Study says midlife crisis is no excuse, it just may be real

Midlife crisis? Freak out or buy a new car. (Thinkstock)

WASHINGTON — The scary moment when a person realizes they’ve lived half their life is known as the “midlife crisis.” It’s a time when many reevaluate their goals, while others buy a sports car.

Now researchers say those midlife blues are real, and can hit as early as 40.

Happiness levels are the lowest between the ages of 40 and 42 according to the research published by the German-based Institute for the Study of Labor.

The data for this well-being study was collected from tens of thousands of people up to 70 years of age from three different countries and tracked through several decades.

People said they felt the least satisfied in their early 40s. Researchers suspect around that age is the time they’re most likely to go through a mid-life crisis.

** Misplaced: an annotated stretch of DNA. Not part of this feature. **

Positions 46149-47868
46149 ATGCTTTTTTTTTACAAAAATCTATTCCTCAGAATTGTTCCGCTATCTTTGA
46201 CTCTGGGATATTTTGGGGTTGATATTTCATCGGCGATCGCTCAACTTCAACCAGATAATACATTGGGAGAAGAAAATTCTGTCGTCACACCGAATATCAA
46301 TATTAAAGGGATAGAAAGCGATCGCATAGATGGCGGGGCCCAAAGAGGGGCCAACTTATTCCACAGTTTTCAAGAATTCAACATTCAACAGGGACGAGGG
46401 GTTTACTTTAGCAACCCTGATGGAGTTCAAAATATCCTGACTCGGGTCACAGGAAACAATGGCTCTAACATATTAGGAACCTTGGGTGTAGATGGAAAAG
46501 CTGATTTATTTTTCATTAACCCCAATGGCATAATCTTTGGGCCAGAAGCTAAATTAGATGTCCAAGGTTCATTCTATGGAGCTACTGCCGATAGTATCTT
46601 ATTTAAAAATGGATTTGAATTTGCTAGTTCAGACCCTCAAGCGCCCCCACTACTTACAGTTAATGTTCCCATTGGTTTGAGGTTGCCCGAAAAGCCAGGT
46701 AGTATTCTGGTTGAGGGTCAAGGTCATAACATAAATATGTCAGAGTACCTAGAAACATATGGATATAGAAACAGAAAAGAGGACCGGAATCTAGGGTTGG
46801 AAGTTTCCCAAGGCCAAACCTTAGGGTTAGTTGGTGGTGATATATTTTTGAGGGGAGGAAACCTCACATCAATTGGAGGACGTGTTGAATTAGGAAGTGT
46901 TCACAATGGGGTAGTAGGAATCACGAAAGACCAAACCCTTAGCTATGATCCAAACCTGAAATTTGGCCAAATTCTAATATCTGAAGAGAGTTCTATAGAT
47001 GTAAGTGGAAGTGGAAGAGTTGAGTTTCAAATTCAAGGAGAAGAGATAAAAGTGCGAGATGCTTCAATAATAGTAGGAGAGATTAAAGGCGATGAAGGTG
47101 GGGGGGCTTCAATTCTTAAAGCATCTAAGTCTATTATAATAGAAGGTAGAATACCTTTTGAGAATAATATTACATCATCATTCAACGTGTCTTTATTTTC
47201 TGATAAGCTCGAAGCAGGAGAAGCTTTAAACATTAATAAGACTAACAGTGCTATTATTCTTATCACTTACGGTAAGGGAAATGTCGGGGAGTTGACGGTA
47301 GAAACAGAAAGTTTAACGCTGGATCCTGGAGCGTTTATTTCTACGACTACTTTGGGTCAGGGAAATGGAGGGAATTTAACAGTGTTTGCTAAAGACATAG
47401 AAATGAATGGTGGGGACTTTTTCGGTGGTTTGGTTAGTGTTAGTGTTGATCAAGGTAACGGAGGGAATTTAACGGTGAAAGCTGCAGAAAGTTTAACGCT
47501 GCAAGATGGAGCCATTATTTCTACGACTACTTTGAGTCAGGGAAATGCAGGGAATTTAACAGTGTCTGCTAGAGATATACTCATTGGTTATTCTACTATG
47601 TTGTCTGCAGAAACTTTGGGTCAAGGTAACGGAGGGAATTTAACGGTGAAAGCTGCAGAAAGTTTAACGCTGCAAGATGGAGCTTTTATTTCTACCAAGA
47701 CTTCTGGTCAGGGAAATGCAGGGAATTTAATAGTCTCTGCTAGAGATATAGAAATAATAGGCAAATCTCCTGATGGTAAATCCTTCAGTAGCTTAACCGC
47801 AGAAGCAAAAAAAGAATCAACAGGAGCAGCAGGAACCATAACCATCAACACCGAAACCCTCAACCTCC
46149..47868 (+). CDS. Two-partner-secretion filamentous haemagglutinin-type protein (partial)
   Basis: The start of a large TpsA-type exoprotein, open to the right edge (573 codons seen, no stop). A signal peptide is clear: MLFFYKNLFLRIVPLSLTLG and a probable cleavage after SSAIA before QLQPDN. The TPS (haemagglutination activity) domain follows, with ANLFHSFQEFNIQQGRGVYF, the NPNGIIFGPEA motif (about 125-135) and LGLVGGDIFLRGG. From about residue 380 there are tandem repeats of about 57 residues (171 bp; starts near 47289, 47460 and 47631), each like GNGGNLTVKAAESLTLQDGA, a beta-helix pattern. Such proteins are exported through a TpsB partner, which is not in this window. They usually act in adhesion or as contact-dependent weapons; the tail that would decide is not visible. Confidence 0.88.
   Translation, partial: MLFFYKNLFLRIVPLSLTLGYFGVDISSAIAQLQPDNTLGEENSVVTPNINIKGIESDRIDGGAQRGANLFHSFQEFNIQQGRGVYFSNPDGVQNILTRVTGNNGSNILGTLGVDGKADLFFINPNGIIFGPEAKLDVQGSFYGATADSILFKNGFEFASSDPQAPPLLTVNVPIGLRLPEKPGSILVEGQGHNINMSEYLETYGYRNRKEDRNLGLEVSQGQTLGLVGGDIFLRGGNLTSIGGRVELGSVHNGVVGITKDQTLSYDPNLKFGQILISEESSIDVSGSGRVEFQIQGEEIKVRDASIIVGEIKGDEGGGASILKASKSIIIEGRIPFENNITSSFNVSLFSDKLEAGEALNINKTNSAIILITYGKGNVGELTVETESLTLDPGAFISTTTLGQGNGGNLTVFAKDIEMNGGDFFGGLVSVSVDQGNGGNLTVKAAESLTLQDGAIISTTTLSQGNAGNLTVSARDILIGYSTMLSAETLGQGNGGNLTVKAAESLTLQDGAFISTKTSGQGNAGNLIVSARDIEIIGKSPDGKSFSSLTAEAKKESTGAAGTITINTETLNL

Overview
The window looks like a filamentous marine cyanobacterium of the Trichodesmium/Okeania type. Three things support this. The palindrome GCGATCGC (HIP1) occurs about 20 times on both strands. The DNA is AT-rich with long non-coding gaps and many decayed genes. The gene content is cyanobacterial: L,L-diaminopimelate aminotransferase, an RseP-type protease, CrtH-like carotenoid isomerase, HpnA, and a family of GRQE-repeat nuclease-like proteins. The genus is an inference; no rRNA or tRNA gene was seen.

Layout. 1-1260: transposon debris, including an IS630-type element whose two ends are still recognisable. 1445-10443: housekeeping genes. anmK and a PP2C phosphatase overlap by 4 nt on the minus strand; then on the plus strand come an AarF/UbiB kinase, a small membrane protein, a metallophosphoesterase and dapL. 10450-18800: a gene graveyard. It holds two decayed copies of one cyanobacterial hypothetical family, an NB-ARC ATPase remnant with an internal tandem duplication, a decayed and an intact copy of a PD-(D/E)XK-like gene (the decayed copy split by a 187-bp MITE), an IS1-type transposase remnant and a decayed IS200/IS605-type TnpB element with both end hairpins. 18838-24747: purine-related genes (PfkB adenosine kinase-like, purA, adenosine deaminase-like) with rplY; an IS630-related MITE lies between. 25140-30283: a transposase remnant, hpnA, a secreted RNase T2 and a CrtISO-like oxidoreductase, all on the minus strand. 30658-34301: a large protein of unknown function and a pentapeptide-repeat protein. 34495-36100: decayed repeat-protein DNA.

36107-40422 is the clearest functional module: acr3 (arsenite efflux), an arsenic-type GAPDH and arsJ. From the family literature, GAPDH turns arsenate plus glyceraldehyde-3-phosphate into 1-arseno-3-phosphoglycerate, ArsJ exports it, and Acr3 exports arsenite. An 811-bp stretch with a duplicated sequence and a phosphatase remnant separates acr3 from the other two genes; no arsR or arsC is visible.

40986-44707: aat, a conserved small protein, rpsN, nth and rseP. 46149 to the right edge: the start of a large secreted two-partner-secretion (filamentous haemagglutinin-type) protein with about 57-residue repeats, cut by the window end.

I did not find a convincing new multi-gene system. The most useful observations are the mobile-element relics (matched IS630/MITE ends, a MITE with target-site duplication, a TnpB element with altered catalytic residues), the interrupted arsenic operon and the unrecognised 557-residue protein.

Lead researcher Dr. Terence Cheng from the University of Melbourne’s Institute of Applied Economic and Social Research says they have identified a clear U shape curve where this depression does give way to happiness but that varies in each different individuals.

The study, entitled “Longitudinal Evidence for a Midlife Nadir in Human Well- Being,” shows people do go through a midlife crisis, says Cheng.

But others feel more study is needed to confirm the findings and find out exactly why people’s happiness levels may take a plunge during those years.

Read the full study here.

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